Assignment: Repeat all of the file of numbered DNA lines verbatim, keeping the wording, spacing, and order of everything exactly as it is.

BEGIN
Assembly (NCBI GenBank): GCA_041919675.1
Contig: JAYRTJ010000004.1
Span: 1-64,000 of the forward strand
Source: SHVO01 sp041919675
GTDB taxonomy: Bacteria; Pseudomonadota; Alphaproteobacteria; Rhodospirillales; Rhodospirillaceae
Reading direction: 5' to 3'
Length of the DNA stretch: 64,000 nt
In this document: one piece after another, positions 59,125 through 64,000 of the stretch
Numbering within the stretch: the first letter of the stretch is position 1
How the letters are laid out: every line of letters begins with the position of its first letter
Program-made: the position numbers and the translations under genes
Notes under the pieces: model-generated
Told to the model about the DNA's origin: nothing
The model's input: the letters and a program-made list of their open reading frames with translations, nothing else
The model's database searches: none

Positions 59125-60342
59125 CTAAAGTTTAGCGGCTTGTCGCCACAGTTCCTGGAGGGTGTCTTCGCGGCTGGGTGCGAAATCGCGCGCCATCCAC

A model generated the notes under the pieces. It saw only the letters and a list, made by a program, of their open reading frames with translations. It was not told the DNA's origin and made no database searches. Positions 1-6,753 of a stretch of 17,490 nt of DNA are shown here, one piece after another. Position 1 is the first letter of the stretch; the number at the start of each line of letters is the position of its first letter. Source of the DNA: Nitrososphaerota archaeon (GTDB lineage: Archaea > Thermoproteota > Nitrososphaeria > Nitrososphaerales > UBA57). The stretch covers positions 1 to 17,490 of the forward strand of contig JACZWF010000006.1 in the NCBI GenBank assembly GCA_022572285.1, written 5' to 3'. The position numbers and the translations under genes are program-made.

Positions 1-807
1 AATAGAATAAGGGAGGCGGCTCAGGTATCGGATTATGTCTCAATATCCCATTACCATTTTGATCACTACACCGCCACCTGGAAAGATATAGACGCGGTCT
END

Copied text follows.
Assembly (NCBI GenBank): GCA_041919675.1
Contig: JAYRTJ010000004.1
Span: 1-64,000 of the forward strand
Source: SHVO01 sp041919675
GTDB taxonomy: Bacteria; Pseudomonadota; Alphaproteobacteria; Rhodospirillales; Rhodospirillaceae
Reading direction: 5' to 3'
Length of the DNA stretch: 64,000 nt
In this document: one piece after another, positions 59,125 through 64,000 of the stretch
Numbering within the stretch: the first letter of the stretch is position 1
How the letters are laid out: every line of letters begins with the position of its first letter
Program-made: the position numbers and the translations under genes
Notes under the pieces: model-generated
Told to the model about the DNA's origin: nothing
The model's input: the letters and a program-made list of their open reading frames with translations, nothing else
The model's database searches: none

Positions 59125-60342
59125 CTAAAGTTTAGCGGCTTGTCGCCACAGTTCCTGGAGGGTGTCTTCGCGGCTGGGTGCGAAATCGCGCGCCATCCAC

A model generated the notes under the pieces. It saw only the letters and a list, made by a program, of their open reading frames with translations. It was not told the DNA's origin and made no database searches. Positions 1-6,753 of a stretch of 17,490 nt of DNA are shown here, one piece after another. Position 1 is the first letter of the stretch; the number at the start of each line of letters is the position of its first letter. Source of the DNA: Nitrososphaerota archaeon (GTDB lineage: Archaea > Thermoproteota > Nitrososphaeria > Nitrososphaerales > UBA57). The stretch covers positions 1 to 17,490 of the forward strand of contig JACZWF010000006.1 in the NCBI GenBank assembly GCA_022572285.1, written 5' to 3'. The position numbers and the translations under genes are program-made.

Positions 1-807
1 AATAGAATAAGGGAGGCGGCTCAGGTATCGGATTATGTCTCAATATCCCATTACCATTTTGATCACTACACCGCCACCTGGAAAGATATAGACGCGGTCT